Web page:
Jamaica Magazine

Book Review: Delbert And The Ginnal Woman

Written by Staff Writer

About the Book
A story of an illiterate young man who lived in abject poverty until he befriends a German tourist in Jamaica. Together they accidentally discover a large fortune. The book tells how Delbert and his friend use their new wealth to help many Rastafarians who become their friends, and how Delbert gets his unique revenge for an injustice by a wealthy woman who tried to destroy him and his relationship with the young woman he loves.
 

Reviews

Paul Foreman’s book – Delbert and the Ginnal Woman – centers on friendship and loyalty while deftly weaving a battle between street-smarts and determination versus education and wealth shown by the characters in the book’s title. With his use of the Jamaican patois and humor, the author entertains his readers as he takes them on a journey of one-upmanship. – By Karol Jobson, Atlanta

Another Remarkable Tale-  In his second novel, Delbert And The Ginnal Woman, Paul Foreman again deals with the theme of revenge and again we are treated to the mosaic that is Jamaica. The characters span the social classes from dirt poor Delbert, who lives rough near Negril to the owner of a large estate on the north coast. We are treated to an interesting glimpse into the lives of the Rastafarians and their gentle culture.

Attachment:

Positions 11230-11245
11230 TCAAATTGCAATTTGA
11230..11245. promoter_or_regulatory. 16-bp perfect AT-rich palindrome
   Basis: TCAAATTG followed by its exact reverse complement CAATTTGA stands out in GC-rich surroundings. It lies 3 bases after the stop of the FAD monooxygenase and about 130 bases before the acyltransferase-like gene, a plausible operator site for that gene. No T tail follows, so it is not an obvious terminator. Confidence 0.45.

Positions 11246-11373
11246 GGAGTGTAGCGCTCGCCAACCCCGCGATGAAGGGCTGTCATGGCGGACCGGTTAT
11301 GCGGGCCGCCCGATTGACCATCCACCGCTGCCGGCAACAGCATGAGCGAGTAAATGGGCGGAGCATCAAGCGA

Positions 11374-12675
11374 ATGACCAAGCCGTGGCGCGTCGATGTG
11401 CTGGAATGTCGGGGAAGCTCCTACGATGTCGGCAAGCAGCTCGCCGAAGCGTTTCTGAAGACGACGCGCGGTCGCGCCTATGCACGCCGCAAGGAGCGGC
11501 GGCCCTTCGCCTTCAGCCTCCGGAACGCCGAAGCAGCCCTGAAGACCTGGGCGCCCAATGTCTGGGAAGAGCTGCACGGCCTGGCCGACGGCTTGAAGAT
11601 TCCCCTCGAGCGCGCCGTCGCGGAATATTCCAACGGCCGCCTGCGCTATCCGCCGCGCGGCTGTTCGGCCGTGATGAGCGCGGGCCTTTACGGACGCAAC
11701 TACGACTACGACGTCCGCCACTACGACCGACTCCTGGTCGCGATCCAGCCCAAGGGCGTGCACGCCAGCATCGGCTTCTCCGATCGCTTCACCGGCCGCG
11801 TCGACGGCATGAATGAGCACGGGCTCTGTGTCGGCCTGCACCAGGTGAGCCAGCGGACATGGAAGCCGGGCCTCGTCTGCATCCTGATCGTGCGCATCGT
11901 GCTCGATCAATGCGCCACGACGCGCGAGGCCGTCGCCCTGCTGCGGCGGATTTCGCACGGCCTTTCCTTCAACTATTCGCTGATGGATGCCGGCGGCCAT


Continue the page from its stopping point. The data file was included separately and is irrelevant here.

The author makes more extensive use of Jamaican patois in this novel and has provided a glossary but I found I rarely had to refer to it. As with his first book, Paul Foreman has given us a great tale rich with authentic detail of life in Jamaica. – By Allan Avid Reader, Calgary, Alberta, Canada 

About the Author
Paul Foreman was born in Jamaica, and graduated from St. George’s College in Kingston. He received his BS, MS and PhD degrees in the biological sciences from the University of Illinois. After completing his studies, Paul served on the faculty of Life Sciences at Eastern Illinois University for five years, following which he worked in private industry for thirty years.

Paul was a member of the St. George’s College Manning Cup and Oliver Shield championship soccer team in 1956. As a sixth former, Paul won the high jump and long jump at Jamaica’s Inter-Secondary schools athletics championships (“Champs”) in 1957, and set a Jamaican schoolboy record in the high jump that year. He broke the Jamaican record in the long jump formerly held by Arthur Wint in 1957, and in 1958 he won the gold medal for Jamaica in the long jump at the British Empire & Commonwealth Games in Cardiff, Wales. In 1960, Paul represented the West Indies at the Olympic Games in Rome where he finished 12th in the long jump event. He was the silver medalist in the long jump at the West African Games in Lagos, Nigeria in 1960. Paul was the captain of the University of Illinois Track & Field team in 1960, and was a three-time gold medalist in the long jump at the Big Ten Universities Athletic Conference championships.

Paul has been a keen observer of the social conditions in Jamaica for much of his life, and his interest in the lifestyles of the rich and poor in Jamaica and other Caribbean islands prompted him to write “Sometimes There’s A Winner”, a fictional family saga inspired by some events which occurred in Jamaica in the 1990s.

Paul holds both Jamaican and US citizenship, and lives with his wife in Louisville, Kentucky.
   

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Buy the book Delbert And The Ginnal Woman  

About the author

Staff Writer